Developing human corneal tissue
Corneal diseases often require a transplant using corneal tissue from a donor. Now, researchers from Osaka University have developed a novel method that could be used to generate corneal tissue in a lab more easily. In a new study published in Stem Cell Reports, they show how culturing eye cells derived from human induced pluripotent stem cells (hiPSCs) on specific proteins helped purify corneal epithelial cells (iCECs), which they then used to manufacture iCEC sheets that could be used for corneal therapy.
hiPSCs have the potential to produce any cell of the body in any number. However, tissue development using hiPSCs still mimics embryonic development, which means that when hiPSCs are directed to develop into tissues that consist of different cell types, the result is a mix of these cells. Unfortunately, this means that specific parts of organs, like the cornea of the eye, are inherently difficult to make from hiPSCs because the eye consists of corneal, neuronal, retinal and several other cells. Until today, despite the progress in regenerative medicine using hiPSCs, robust methods that enable the production and purification of corneas from hiPSCs have been lacking.
"The cornea is an extremely important part of the eye that helps us see clearly. Unfortunately, damage to the cornea, such as from injury or inflammation, is very difficult to treat," says corresponding author of the study Ryuhei Hayashi. "The goal of our study was to develop a novel method to generate corneal sheets for therapeutic purposes without expensive equipment such as a cell sorter machine."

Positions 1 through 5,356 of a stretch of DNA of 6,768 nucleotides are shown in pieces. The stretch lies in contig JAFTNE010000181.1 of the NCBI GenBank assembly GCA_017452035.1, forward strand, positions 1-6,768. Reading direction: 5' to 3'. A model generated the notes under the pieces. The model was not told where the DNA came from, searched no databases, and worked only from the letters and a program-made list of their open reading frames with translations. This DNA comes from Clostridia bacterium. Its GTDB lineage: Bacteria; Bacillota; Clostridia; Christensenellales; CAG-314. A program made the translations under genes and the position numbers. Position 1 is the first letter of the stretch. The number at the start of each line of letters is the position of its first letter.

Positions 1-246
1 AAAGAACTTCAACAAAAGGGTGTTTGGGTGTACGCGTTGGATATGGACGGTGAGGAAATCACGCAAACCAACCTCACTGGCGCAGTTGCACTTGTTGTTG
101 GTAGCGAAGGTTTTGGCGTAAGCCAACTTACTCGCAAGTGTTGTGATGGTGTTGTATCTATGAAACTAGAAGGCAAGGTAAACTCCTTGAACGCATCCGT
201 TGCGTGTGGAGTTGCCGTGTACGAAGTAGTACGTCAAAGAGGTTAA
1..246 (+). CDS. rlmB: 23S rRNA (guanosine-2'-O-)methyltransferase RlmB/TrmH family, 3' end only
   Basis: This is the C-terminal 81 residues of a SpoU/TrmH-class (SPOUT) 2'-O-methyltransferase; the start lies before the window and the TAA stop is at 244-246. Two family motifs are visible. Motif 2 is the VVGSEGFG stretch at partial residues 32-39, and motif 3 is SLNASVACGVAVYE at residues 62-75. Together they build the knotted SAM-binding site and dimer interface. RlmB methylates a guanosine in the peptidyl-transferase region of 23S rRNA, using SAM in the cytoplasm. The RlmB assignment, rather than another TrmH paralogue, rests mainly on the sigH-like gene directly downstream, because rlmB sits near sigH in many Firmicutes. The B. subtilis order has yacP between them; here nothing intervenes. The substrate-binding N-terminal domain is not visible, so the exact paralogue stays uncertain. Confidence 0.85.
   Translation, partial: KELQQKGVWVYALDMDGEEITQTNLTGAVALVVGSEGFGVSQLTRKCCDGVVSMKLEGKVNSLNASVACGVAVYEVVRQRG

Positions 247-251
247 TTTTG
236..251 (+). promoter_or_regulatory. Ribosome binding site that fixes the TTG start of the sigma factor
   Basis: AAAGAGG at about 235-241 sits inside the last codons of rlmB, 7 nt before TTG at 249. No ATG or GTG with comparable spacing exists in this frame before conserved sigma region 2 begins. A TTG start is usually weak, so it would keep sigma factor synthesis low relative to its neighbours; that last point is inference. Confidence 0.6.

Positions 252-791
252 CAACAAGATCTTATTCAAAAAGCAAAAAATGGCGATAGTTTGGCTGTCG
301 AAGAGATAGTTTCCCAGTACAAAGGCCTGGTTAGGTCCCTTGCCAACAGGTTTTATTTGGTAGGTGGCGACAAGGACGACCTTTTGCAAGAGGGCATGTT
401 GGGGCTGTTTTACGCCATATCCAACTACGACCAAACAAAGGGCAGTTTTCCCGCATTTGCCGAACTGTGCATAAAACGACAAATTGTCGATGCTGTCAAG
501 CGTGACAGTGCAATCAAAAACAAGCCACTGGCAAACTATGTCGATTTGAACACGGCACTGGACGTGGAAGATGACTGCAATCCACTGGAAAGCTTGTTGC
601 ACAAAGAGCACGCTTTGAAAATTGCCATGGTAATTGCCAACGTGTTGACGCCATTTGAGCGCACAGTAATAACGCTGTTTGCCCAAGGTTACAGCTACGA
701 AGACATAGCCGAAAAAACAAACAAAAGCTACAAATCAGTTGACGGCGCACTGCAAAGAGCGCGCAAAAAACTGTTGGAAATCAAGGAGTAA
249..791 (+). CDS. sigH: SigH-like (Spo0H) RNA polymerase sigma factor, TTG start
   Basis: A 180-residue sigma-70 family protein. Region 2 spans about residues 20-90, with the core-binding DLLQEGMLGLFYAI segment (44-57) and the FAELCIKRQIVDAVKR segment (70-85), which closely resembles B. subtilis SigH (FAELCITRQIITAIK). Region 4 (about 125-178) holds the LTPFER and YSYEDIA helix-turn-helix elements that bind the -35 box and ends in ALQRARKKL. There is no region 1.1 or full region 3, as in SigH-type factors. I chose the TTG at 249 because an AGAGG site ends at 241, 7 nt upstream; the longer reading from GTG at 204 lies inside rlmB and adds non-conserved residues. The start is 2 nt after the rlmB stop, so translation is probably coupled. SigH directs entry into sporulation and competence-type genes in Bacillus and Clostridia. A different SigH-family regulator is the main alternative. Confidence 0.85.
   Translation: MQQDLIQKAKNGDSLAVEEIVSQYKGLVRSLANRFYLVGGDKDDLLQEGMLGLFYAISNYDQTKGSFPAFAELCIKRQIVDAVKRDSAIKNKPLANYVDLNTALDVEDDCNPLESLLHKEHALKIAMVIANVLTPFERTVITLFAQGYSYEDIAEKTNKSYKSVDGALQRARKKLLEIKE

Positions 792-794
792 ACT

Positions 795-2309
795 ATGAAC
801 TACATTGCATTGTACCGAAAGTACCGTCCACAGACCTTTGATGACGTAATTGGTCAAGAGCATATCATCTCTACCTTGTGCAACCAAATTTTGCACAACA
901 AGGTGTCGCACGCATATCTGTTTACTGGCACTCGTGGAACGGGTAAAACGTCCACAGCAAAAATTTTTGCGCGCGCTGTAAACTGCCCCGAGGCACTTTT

To achieve their goal, the researchers generated eye cells from hiPSCs and cultured them on five different types of the protein laminin, which occur naturally in the human body including the eye. They found that iCECs had a strong propensity to adhere to three of the five, while non-CECs preferred to bind to one specific type of laminin, called LN211. The researchers then found that the difference between the various eye cells originates from differences in the production of integrins, a family of proteins on the surface of cells that links them to proteins outside cells, such as laminins. One of the laminin proteins, called LN332, even promoted the proliferation in addition to the specific binding of iCECs, allowing iCECs to outcompete non-CECs, and thereby increase their purity.
"While LN332 appeared to be the optimal substrate for iCEC growth, it was not sufficient to achieve the high purity that is required for the production of cell sheets for corneal therapy," says lead author of the study Shun Shibata.
The researchers thus turned to magnetic-activated cell sorting (MACS), which allows the separation of cell populations using a magnetic field after coating specific surface proteins of cells with antibodies that carry magnetic nanoparticles. By first removing cells that produce the protein CD200 and then selecting for the cells that produce the cell surface marker SSEA-4 among the CD200- population, the researchers were able to separate most iCECs from non-CECs. To achieve high purity in iCECs, the researchers cultured these cells on LN221 and then on LN332 substrates, to further remove non-CECs and enable the adhesion and growth of iCECs only, respectively. The result was a highly purified corneal cell sheet.
"These findings show how our novel method, combined with MACS technology, can be used to produce corneal tissues from human stem cells," says Hayashi. "Our vision is to facilitate regenerative medicine in the clinical setting."